May 27, 2008 at 7:54 am

    @Vancouver the best position is a total reduction nation wide for demand- anyone that was privy to the mid 80s has seen this movie.

    It’s funny, last night (about 6-7ish) I was driving down I-35 coming home from the movies at 60 mph, bare in mind last night was the night everyone has to be home to prepare for the work week.

    Now anyone that knows anything about the United States knows doing 60 mph on I-35 at the end of a holiday knows that that is next to impossible, but the fact is, no one was on the road. Nor were they there Thursday, Friday, Saturday, nor Sunday and that tells me, people remained local this Holiday weekend for the most part- the reduction in demand is already happening and will translate in the coming months.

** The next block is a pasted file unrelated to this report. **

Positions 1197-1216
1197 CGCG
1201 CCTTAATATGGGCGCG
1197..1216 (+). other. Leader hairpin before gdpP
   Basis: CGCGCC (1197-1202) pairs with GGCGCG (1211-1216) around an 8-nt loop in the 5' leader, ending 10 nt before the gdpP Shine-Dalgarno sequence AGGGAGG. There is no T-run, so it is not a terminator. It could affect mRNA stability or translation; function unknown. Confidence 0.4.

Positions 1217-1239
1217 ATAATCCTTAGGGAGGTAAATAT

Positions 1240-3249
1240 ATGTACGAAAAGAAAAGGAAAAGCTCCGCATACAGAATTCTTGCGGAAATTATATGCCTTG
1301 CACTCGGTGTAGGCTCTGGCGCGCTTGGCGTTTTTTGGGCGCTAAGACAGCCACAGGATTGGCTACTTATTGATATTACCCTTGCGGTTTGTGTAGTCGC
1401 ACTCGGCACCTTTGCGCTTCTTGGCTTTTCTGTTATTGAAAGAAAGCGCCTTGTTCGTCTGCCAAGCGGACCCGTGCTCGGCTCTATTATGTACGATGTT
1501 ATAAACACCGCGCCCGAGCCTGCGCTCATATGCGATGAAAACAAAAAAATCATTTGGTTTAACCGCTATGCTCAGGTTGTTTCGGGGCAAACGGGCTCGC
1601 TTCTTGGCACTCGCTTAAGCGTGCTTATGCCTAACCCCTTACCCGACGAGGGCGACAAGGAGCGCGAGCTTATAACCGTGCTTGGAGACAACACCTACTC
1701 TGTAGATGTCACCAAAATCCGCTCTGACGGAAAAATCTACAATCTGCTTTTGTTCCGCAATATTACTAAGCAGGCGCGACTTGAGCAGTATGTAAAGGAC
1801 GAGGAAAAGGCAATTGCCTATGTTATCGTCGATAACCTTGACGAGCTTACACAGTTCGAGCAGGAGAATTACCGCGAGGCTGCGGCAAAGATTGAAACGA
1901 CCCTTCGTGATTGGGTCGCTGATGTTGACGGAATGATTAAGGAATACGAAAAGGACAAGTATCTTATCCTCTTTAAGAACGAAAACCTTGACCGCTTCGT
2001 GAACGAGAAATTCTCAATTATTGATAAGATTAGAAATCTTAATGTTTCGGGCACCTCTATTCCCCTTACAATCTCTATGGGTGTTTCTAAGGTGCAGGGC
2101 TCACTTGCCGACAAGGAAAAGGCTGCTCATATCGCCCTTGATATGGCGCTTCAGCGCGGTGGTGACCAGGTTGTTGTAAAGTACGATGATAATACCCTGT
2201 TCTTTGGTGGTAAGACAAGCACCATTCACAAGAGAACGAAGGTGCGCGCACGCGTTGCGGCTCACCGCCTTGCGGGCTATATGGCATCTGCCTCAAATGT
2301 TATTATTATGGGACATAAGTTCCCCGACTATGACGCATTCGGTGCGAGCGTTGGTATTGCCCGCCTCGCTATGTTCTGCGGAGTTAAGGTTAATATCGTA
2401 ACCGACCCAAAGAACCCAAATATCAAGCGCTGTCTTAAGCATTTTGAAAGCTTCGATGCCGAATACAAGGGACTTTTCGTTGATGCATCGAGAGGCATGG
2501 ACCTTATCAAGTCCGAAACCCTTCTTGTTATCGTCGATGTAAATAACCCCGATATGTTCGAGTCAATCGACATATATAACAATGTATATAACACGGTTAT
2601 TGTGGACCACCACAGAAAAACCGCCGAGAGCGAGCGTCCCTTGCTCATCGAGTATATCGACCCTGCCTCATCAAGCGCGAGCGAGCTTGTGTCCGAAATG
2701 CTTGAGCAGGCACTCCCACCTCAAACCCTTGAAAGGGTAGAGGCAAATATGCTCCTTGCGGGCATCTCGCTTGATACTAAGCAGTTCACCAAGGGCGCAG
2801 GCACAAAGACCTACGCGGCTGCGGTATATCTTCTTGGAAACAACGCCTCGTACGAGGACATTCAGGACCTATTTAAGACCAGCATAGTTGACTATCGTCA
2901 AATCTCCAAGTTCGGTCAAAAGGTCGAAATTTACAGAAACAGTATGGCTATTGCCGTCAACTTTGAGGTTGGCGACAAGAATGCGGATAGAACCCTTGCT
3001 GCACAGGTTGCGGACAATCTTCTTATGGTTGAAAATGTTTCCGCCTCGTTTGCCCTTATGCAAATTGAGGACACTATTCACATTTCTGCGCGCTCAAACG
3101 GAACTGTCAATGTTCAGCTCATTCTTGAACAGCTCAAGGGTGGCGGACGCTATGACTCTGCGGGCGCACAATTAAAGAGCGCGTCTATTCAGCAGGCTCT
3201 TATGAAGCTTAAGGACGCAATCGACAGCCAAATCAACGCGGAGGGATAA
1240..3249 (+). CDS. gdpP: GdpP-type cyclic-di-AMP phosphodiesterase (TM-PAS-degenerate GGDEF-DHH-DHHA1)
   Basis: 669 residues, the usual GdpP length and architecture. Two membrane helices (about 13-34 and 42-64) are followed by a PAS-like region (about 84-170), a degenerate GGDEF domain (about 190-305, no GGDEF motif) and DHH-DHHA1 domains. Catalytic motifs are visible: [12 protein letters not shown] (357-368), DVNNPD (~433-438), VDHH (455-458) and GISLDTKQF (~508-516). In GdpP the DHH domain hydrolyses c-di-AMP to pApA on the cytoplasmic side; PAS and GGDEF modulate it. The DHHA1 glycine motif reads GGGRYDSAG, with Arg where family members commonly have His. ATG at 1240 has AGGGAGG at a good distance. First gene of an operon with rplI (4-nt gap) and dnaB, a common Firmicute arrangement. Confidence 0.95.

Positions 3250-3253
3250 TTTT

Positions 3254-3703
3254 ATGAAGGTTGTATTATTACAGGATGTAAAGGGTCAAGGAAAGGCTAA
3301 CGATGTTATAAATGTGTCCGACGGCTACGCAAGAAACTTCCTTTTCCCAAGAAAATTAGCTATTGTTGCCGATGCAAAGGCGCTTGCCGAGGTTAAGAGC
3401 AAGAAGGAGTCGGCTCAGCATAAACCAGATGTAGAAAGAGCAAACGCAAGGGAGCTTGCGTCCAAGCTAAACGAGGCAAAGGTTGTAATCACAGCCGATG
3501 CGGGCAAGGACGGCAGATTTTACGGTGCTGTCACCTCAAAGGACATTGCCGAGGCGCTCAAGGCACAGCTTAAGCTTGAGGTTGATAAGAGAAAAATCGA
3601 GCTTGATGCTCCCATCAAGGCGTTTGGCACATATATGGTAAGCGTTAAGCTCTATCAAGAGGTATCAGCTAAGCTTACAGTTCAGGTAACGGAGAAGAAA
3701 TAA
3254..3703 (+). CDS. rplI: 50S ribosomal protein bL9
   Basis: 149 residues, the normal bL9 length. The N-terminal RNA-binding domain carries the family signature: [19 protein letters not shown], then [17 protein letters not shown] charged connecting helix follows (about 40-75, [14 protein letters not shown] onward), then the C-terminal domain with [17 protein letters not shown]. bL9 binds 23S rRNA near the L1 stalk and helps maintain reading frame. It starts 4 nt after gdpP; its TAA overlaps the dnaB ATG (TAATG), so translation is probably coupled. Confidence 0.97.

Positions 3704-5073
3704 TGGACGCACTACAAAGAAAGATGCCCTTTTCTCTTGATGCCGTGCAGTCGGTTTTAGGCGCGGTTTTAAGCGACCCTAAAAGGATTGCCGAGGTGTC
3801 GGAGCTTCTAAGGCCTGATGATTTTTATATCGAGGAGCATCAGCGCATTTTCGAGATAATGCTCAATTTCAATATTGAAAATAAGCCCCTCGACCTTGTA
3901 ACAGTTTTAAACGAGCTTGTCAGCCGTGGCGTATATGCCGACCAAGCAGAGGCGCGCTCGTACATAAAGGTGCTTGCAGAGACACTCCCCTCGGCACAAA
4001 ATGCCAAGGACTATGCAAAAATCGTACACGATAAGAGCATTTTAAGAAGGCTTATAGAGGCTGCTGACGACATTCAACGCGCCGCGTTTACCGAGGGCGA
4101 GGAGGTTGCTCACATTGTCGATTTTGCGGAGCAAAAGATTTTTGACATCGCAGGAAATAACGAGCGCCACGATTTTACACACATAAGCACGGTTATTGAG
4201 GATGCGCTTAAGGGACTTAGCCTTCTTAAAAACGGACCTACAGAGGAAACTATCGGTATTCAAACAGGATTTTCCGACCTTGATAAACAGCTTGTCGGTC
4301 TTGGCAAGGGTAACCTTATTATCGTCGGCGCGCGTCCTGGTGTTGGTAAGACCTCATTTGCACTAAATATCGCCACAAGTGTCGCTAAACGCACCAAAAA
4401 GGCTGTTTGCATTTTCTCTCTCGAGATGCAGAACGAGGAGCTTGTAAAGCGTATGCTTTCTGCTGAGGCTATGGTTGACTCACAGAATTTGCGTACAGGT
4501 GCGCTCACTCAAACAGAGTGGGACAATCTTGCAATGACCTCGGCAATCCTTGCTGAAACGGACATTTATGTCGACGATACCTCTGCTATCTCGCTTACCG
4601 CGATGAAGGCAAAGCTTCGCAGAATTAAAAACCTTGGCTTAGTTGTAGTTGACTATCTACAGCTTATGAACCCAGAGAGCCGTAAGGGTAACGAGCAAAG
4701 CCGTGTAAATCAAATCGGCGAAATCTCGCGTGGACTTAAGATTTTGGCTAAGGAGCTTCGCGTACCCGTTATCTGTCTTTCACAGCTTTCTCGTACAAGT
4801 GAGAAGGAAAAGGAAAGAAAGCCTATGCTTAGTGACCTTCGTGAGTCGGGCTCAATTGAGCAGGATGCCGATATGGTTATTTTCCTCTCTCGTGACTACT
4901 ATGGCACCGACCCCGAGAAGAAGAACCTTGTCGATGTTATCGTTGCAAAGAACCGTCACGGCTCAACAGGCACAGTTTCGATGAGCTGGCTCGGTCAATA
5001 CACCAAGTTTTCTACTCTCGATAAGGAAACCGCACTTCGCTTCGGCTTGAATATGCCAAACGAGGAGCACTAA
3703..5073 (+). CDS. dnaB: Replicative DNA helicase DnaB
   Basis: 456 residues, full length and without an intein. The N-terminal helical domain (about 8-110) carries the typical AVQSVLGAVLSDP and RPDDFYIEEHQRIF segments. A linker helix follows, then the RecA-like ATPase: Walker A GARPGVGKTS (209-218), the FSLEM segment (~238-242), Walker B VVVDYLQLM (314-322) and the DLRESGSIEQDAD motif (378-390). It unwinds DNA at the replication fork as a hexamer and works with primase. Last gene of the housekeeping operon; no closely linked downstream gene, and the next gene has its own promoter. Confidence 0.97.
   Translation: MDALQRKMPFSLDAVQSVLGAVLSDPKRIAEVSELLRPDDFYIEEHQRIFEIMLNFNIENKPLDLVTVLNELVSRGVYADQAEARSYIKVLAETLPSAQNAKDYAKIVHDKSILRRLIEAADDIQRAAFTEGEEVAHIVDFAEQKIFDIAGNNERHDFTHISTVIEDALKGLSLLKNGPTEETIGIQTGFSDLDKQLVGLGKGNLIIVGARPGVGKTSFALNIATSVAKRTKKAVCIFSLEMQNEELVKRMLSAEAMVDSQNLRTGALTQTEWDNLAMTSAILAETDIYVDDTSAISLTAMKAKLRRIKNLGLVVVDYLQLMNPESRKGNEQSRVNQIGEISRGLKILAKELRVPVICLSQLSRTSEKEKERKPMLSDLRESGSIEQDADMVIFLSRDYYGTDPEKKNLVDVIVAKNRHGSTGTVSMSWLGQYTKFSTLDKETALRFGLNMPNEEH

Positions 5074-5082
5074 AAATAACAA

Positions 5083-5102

Now, I realize that my study is not scientific, but I am a study of behavior and habit, and 60 mph on I-35 was definately a new habit/behavior to behold- I was at the airport Sunday as well and Austin International was a ghost town- I noticed AAA said travel would only be down slightly, I have a feeling they’ll be making an adjustment in that figure shortly or they’re lying through their teeth.

    Last evening I was at a gas station in front of our local grocer on the way home- cheapest gas on the block- no cars in the bays.

    Demand is going down and maybe we’ve all adopted new habits a long the way that will keep it down- I know our family has, regardless, we’re doing the best we can to do our part.

  9. MikeBike

    September 26, 2008 at 7:56 pm

    If you are trying to save as much money as you can, by not putting it all into your gas tank, a motor cycle is a good idea. But it worries me with all the motor cycle related deaths. I have a pocket bike that i have a lot of fun on, but i guess that is not any safer.